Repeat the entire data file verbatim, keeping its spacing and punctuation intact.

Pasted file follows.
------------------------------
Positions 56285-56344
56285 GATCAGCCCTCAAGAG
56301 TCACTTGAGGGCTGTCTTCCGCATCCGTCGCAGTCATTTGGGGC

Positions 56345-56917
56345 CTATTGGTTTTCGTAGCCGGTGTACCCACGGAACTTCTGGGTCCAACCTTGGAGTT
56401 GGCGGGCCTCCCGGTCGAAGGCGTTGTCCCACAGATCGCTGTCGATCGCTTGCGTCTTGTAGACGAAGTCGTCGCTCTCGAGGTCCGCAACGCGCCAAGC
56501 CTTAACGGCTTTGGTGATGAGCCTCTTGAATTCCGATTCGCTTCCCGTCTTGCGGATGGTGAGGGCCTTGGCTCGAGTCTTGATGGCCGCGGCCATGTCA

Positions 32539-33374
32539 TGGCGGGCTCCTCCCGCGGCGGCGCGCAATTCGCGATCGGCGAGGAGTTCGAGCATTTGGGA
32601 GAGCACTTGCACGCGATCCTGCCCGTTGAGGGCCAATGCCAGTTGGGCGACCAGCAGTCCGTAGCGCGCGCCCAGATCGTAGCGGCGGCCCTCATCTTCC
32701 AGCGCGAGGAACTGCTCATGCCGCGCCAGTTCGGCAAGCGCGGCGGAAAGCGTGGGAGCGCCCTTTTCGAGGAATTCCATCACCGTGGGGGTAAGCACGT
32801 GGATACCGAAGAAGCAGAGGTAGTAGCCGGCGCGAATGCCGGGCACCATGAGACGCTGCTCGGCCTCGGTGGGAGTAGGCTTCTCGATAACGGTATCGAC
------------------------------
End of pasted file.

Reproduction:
Positions 56285-56344
56285 GATCAGCCCTCAAGAG
56301 TCACTTGAGGGCTGTCTTCCGCATCCGTCGCAGTCATTTGGGGC

Positions 56345-56917
56345 CTATTGGTTTTCGTAGCCGGTGTACCCACGGAACTTCTGGGTCCAACCTTGGAGTT
56401 GGCGGGCCTCCCGGTCGAAGGCGTTGTCCCACAGATCGCTGTCGATCGCTTGCGTCTTGTAGACGAAGTCGTCGCTCTCGAGGTCCGCAACGCGCCAAGC
56501 CTTAACGGCTTTGGTGATGAGCCTCTTGAATTCCGATTCGCTTCCCGTCTTGCGGATGGTGAGGGCCTTGGCTCGAGTCTTGATGGCCGCGGCCATGTCA

Positions 32539-33374
32539 TGGCGGGCTCCTCCCGCGGCGGCGCGCAATTCGCGATCGGCGAGGAGTTCGAGCATTTGGGA
32601 GAGCACTTGCACGCGATCCTGCCCGTTGAGGGCCAATGCCAGTTGGGCGACCAGCAGTCCGTAGCGCGCGCCCAGATCGTAGCGGCGGCCCTCATCTTCC
32701 AGCGCGAGGAACTGCTCATGCCGCGCCAGTTCGGCAAGCGCGGCGGAAAGCGTGGGAGCGCCCTTTTCGAGGAATTCCATCACCGTGGGGGTAAGCACGT
32801 GGATACCGAAGAAGCAGAGGTAGTAGCCGGCGCGAATGCCGGGCACCATGAGACGCTGCTCGGCCTCGGTGGGAGTAGGCTTCTCGATAACGGTATCGAC